News & Updates

Capital Construction completes $2 million HarborWalk and bulkhead repair

May 29, 2015

The pre-renovation view of Wharf 8 shows degeneration to pavement and a faded, well-worn stretch of the HarborWalk.

Final details to the Harborwalk included 7 new energy-efficient LED street lights to illuminate the path, 3 HarborWalk signs and 4 stenciled HarborWalk logos to guide pedestrians, and improved fencing along the water’s edge. All these serve to provide a safe and pleasant experience for visitors to the HarborWalk.
A ‘bulk’ of work completed at Wharf 8 in the BMIP

The Boston Redevelopment Authority’s Capital Construction Department just completed repairs and renovations to the Wharf 8 bulkhead, as part of a process of renovations to the portfolio of BRA properties in the Marine Industrial Park (BMIP). The update comes just in time for seasonal use of the space, which draws pedestrians seeking an historic waterfront backdrop for warm weather outings and events.

The Wharf 8 bulkhead is a 600’ linear stretch of steel sheeting supporting a portion of the Boston HarborWalk adjacent to the Blue Hills Bank Pavilion in the BMIP. The bulkhead was originally built in 1941 but over time large holes in the sheeting developed which caused settlement and large potholes on the surface. 

A major emphasis during design was finding the most economical engineering solution for the bulkhead replacement. Many options were considered, but the final design installed a new wall just outboard of the old wall. This enabled the new bulkhead to use parts of the old bulkhead as structural elements in the new wall—a common strategy for this type of work.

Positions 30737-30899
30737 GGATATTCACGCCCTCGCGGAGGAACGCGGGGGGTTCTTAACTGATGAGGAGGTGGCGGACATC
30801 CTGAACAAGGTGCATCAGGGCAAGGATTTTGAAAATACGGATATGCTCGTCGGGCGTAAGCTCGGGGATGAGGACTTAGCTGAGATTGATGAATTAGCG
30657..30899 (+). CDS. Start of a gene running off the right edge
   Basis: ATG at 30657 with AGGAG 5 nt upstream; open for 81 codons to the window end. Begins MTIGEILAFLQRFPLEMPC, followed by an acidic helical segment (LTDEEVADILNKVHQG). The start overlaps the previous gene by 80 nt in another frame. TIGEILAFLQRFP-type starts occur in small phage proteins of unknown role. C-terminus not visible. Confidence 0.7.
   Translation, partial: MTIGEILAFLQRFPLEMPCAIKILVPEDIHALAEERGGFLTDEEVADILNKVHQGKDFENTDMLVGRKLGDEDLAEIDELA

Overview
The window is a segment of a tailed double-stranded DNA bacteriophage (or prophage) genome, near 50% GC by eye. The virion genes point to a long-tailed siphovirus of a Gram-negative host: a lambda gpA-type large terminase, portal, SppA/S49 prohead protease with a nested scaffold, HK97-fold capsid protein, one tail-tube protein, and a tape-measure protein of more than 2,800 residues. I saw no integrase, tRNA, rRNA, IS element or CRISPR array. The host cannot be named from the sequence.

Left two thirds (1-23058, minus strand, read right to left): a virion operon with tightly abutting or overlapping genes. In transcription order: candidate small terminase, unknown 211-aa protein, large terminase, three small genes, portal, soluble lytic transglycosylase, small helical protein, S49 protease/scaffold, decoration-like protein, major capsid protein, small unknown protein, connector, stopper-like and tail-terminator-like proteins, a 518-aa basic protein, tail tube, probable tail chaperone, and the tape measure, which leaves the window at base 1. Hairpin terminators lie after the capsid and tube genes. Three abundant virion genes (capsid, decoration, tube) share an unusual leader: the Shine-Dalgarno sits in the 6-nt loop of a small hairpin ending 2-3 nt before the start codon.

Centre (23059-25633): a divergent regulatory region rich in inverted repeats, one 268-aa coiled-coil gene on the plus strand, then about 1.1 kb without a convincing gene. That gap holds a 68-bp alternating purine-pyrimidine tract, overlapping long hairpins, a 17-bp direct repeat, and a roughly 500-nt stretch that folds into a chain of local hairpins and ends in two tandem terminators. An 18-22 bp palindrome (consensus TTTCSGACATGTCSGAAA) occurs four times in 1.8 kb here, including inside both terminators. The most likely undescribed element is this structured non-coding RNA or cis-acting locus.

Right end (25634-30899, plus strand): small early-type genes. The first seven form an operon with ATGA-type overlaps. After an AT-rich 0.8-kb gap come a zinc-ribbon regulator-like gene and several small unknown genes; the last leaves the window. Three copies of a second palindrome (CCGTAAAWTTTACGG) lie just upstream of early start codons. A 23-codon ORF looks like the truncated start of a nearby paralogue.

Another emphasis of the design was in minimizing disruptions to the neighboring tenants in the BMIP. The work was sequenced between September and May to occur outside of the Pavilion’s concert schedule and the Liberty Wharf’s outdoor seating season. Excavations were kept as narrow as possible to avoid undermining adjacent structures. Capital Construction also installed vibration monitors to track excessive building movement during sheeting installation.  

Coordination with tenants and permitting agencies was crucial to the work. Interagency cooperation also played an important part to moving the project forward. The project applied for and received approvals from both the Boston Conservation Commission and MassDEP thanks to strategic input from the Waterfront Planning department. Capital Construction also worked with Waterfront Planning on HarborWalk signage requirements and details.

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